General Survey of Sociology and Anthropology
Important Note (most of which should be unnecessary, but just in case . . .): This exam is “open-book,” which means that you may consult your notes, the “Key Ideas” summaries, and anything else in print or on line. However, you must answer the questions in your own words. You may want occasionally to quote a particularly apt phrase with citation, but quoting others without citation is plagiarism, and cutting and pasting a lot, even with citation, is very unimpressive. Also, you may not be in touch about the exam in any way with any other person (except the instructor if you have a question).
Directions: Answer any eight of the following twelve questions. You may answer them in any order, but please indicate by number which questions you are answering. Brief, carefully crafted answers highlighting the essential material are better than long rambling answers.
1. Explain the notions “social fact” and “social action” and show how they define the field of sociology.
2. Sociology is often called the “science of society.” Explain some of the ways in which sociology is scientific and some of the ways in which it is not.
3. How would a sociologist respond to the often-expressed idea that “a person should not generalize?”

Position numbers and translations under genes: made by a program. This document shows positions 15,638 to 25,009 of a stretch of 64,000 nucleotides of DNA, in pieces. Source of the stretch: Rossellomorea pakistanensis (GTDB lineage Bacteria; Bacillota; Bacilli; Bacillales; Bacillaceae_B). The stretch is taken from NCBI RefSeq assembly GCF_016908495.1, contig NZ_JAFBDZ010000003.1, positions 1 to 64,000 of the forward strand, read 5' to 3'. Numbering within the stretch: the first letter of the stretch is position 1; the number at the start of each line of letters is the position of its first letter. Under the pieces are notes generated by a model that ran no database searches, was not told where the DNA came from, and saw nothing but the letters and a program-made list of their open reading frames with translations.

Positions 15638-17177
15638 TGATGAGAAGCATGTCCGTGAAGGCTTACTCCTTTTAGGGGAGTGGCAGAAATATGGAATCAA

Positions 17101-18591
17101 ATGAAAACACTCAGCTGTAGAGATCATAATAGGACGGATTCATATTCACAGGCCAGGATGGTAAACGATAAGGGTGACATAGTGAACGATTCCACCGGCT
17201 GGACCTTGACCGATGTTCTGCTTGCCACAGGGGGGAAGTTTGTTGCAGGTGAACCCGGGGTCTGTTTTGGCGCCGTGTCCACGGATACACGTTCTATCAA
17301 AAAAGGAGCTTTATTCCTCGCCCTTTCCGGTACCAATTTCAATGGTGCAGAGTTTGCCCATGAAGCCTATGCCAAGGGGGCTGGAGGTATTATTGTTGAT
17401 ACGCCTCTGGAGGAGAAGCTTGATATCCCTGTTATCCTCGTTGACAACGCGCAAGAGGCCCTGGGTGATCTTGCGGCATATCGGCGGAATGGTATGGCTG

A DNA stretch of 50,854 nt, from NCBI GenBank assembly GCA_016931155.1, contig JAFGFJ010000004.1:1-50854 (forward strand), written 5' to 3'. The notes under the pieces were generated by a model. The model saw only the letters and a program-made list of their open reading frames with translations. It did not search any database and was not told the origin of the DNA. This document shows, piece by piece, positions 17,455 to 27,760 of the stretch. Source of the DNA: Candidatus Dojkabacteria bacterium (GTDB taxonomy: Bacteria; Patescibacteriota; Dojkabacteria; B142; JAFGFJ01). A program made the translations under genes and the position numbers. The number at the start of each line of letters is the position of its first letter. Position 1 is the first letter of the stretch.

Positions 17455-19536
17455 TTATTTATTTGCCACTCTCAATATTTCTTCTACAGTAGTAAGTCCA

4. What does it mean to say that a sociologist is really studying the indicators used in research, not the concepts that are purportedly the subject of study?
5. A study showed that students in small classes did better on a standardized achievement test than students in larger classes. Further analysis of the data showed that the better performance of students in smaller classes was really due not to class size but to two other factors. One was that schools with smaller classes attracted better teachers, and better teaching led to higher scores. The other was that wealthier parents can send their children to schools with smaller classes and also can afford tutoring to prepare for the tests. Indicate which variable in this analysis is (a) the main independent variable, (b) the main dependent variable, (c) an antecedent variable, and (d) an intervening variable. Also, indicate (e) whether the relationship between test scores and class size was statistically “direct” or “indirect.”
6. When a research study reports that “45% of the random sample of New Yorkers support the proposed law with a 5% margin of error,” what can we conclude about how all New Yorkers feel about that law?
7. Summarize the controversy between value relativism and value absolutism. What are the main strengths and weaknesses of each position?
8. Illustrate Max Weber’s typology of the bases of authority with concrete examples from history.
9. Explain the sense in which bureaucracy is an “ideal type.”
10. A system of formal democratic rules is not enough to protect democracy; democratic culture, supporting democratic ideals and values, is also necessary. Explain why this is so.
11. Explain how a person‘s sense of “self” is a social construction.
12. Samuel Butler observed (in one of the instructor’s favorite quotes) that “extremes are alone logical, but they are always absurd.” Apply this quotation to the controversy between the “laissez-faire” position and the “welfare state” position regarding the proper role of government
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